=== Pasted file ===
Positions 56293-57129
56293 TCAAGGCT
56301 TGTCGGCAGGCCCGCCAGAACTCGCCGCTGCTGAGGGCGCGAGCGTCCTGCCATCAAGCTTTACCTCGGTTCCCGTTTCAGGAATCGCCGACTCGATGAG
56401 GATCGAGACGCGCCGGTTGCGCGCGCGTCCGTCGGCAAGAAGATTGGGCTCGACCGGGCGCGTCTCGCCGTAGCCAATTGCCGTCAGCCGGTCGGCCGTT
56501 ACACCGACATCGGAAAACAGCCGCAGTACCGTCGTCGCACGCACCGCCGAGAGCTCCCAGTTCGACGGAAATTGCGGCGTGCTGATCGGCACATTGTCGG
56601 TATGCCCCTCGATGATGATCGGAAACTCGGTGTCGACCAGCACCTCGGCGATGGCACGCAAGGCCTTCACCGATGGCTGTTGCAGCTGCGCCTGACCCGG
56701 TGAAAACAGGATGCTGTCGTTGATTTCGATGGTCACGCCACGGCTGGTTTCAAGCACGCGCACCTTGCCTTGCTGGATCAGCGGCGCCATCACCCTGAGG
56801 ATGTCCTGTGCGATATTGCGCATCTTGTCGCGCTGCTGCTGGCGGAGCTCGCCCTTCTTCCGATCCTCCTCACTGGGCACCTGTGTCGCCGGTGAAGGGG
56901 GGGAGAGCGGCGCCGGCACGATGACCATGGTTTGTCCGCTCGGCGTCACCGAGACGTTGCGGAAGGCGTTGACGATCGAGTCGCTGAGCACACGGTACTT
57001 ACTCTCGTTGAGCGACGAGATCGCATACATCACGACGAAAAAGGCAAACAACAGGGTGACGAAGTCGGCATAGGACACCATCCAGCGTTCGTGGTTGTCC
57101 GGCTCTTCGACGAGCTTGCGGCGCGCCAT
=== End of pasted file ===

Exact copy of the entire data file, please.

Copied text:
Positions 56293-57129
56293 TCAAGGCT
56301 TGTCGGCAGGCCCGCCAGAACTCGCCGCTGCTGAGGGCGCGAGCGTCCTGCCATCAAGCTTTACCTCGGTTCCCGTTTCAGGAATCGCCGACTCGATGAG
56401 GATCGAGACGCGCCGGTTGCGCGCGCGTCCGTCGGCAAGAAGATTGGGCTCGACCGGGCGCGTCTCGCCGTAGCCAATTGCCGTCAGCCGGTCGGCCGTT
56501 ACACCGACATCGGAAAACAGCCGCAGTACCGTCGTCGCACGCACCGCCGAGAGCTCCCAGTTCGACGGAAATTGCGGCGTGCTGATCGGCACATTGTCGG
56601 TATGCCCCTCGATGATGATCGGAAACTCGGTGTCGACCAGCACCTCGGCGATGGCACGCAAGGCCTTCACCGATGGCTGTTGCAGCTGCGCCTGACCCGG
56701 TGAAAACAGGATGCTGTCGTTGATTTCGATGGTCACGCCACGGCTGGTTTCAAGCACGCGCACCTTGCCTTGCTGGATCAGCGGCGCCATCACCCTGAGG
56801 ATGTCCTGTGCGATATTGCGCATCTTGTCGCGCTGCTGCTGGCGGAGCTCGCCCTTCTTCCGATCCTCCTCACTGGGCACCTGTGTCGCCGGTGAAGGGG
56901 GGGAGAGCGGCGCCGGCACGATGACCATGGTTTGTCCGCTCGGCGTCACCGAGACGTTGCGGAAGGCGTTGACGATCGAGTCGCTGAGCACACGGTACTT
57001 ACTCTCGTTGAGCGACGAGATCGCATACATCACGACGAAAAAGGCAAACAACAGGGTGACGAAGTCGGCATAGGACACCATCCAGCGTTCGTGGTTGTCC
57101 GGCTCTTCGACGAGCTTGCGGCGCGCCAT